The Caravan
Monday, April 16, 2012

Issue 1202

America's options in Afghanistan
Introduction
Introduction

Can the Afghan war be won?

by Fouad Ajamivia The Caravan
Monday, April 16, 2012

This is now America's longest war, yet it has been so sparsely debated of late.  Can this war be won?  Have there been gains worthy of the sacrifices in blood and treasure incurred by the United States and its allies?  Or is it time to acknowledge that this war cannot be brought to any meaningful conclusion let alone a victorious one?

Introduction

World leaders at NATO Summit must ask, as The Caravan did: Can the Afghan war be won?

by Fouad Ajamivia The Caravan
Thursday, May 17, 2012

As world leaders gather in Chicago this weekend for the NATO Summit, one item will dominate the agenda: NATO’s involvement in Afghanistan

Featured Analysis
Featured Analysis

Consolidating Gains and Hardening the Afghan State Against Organized Crime and Enemy Subversion

by H. R. McMastervia The Caravan
Monday, April 16, 2012

The mass murder attacks against our own nation on September 11, 2001 and subsequent attacks on other nations including the U.K., Spain, and India, demonstrate clearly the importance of denying transnational terrorist organizations access to the resources, freedom of movement, safe havens, and ideological space they need to plan, organize, and conduct these attacks.

Featured Analysis

The Other Side of the COIN

by Leon Wieseltiervia The Caravan
Monday, April 16, 2012

The origins of a war do not always illuminate its outcome.

Featured Analysis

Next Generation Afghanistan

by Clare Lockhartvia The Caravan
Monday, April 16, 2012

Afghanistan has been at war, in one form or another, for more than thirty years.

Featured Analysis

Needed: A Political Strategy after the Deal Collapses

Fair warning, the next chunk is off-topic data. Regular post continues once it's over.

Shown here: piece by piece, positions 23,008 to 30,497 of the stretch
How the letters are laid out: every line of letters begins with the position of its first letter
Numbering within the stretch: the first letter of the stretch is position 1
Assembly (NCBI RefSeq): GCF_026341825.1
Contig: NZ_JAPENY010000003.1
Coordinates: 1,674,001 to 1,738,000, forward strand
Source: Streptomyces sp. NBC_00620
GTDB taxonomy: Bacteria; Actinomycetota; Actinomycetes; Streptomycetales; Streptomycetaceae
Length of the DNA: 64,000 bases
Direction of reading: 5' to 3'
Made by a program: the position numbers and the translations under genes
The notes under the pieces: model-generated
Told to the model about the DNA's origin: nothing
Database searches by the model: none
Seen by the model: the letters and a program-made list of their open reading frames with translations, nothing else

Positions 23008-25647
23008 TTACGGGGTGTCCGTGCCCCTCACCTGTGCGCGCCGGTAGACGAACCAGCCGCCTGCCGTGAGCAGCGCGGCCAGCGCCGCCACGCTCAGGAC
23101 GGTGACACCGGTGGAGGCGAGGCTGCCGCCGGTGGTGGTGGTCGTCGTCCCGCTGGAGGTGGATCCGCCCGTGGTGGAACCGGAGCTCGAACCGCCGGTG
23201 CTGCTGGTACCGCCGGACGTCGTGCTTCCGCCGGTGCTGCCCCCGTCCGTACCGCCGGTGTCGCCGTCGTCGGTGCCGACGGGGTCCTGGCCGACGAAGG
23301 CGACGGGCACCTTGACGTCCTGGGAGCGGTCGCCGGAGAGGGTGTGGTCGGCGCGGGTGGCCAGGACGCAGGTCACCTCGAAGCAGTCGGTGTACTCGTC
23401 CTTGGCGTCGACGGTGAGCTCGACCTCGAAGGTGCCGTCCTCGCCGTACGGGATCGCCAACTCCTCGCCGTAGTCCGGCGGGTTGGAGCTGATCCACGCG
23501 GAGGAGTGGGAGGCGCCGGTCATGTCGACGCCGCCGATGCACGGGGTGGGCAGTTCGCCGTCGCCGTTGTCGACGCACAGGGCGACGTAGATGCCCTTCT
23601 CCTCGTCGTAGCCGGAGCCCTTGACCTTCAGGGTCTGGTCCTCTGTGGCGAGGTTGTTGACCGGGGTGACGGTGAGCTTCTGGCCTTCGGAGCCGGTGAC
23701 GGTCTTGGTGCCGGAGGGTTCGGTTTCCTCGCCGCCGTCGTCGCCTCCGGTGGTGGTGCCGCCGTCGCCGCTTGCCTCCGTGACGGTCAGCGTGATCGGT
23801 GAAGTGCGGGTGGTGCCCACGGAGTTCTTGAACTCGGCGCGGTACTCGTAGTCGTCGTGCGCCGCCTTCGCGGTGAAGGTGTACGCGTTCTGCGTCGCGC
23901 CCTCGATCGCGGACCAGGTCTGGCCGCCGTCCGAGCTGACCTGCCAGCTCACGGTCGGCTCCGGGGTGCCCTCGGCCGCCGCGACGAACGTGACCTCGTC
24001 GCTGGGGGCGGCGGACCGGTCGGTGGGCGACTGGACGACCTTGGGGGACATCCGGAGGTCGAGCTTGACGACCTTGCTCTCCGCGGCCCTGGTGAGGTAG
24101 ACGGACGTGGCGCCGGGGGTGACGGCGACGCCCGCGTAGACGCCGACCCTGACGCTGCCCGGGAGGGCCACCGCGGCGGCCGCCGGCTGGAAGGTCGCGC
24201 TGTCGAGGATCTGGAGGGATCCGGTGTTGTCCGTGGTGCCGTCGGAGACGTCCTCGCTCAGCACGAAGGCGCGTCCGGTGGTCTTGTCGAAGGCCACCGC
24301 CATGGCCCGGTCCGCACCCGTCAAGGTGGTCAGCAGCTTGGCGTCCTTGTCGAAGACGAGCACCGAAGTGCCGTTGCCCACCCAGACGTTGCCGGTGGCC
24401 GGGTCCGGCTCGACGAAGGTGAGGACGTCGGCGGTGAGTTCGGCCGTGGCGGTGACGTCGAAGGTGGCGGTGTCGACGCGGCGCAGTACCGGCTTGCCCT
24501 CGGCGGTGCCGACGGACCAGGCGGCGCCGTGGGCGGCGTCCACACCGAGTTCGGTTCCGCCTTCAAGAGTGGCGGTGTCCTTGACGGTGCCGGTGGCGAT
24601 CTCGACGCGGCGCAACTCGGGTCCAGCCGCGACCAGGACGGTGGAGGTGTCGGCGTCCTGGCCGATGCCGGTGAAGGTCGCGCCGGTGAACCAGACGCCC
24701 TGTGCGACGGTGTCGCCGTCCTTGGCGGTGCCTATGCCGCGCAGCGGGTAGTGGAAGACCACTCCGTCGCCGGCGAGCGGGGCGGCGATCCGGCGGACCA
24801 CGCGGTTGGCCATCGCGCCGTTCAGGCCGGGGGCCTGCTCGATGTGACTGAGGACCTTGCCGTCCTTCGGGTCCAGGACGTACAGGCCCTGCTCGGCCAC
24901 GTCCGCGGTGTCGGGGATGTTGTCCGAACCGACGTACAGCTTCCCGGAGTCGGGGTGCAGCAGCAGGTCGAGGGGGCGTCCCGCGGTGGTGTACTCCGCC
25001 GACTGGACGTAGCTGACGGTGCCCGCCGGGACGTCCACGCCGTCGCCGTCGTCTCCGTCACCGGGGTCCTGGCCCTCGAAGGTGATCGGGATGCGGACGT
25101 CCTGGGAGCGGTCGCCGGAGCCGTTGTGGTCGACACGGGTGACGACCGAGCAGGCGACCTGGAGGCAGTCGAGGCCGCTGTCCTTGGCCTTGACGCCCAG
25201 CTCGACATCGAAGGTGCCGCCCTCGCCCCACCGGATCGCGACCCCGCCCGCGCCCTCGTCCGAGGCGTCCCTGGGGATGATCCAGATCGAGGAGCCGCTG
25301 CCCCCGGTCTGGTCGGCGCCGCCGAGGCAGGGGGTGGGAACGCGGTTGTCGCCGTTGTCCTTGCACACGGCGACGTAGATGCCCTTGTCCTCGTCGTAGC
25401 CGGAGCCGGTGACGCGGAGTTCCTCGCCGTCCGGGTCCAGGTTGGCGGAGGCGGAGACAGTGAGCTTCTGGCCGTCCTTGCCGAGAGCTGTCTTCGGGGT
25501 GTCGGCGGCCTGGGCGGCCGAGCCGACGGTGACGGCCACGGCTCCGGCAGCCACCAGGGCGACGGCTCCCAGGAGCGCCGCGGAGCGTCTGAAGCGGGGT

by Colonel Joel Rayburnvia The Caravan
Monday, April 16, 2012

Observers rightly say that the Afghanistan campaign will not result in a sustainable outcome without a political strategy to accompany the military operations NATO is conducting.  In too many minds, however, formulating a political strategy has been equated to brokering a deal

Featured Analysis

To stay, to quit, or to soldier on in Afghanistan?

by Thomas H. Henriksenvia The Caravan
Monday, April 16, 2012

In a twist on the dilemma faced by Shakespeare’s Hamlet—“to be or not to be”—Americans now ask themselves the question in light of several recent setbacks in Afghanistan: to stay or to get out?  If the United States stays, can the war be won?  If it leaves, what will be the co

Featured Analysis

The Great Retreat

by Russell A. Bermanvia The Caravan
Monday, April 16, 2012

As the 2014 promised departure from Afghanistan draws nearer, popular support for the war is dwindling, and not only in the United States.

Featured Analysis

Under Eastern Eyes

by Charles Hillvia The Caravan
Monday, April 16, 2012

When Alexander the Great led soldiers of the world’s sole superpower into Afghanistan he did not fulfill the requirements of today’s counterinsurgency doctrine.  He “cleared”, and he “built” – the cities today called Herat, Kandahar, and Bagram – but he didn’t “hold”.  He move

Featured Analysis

Nothing Left

by Fouad Ajamivia The Caravan
Monday, April 16, 2012

The Afghans want us to stay, so it is long past time to haul up the gear and leave the Hindu Kush to its ways.  In one of his many outrageous statements, Hamid Karzai, last November, laid out his view of our place in his scheme of things.  “The lion doesn’t like it if a foreig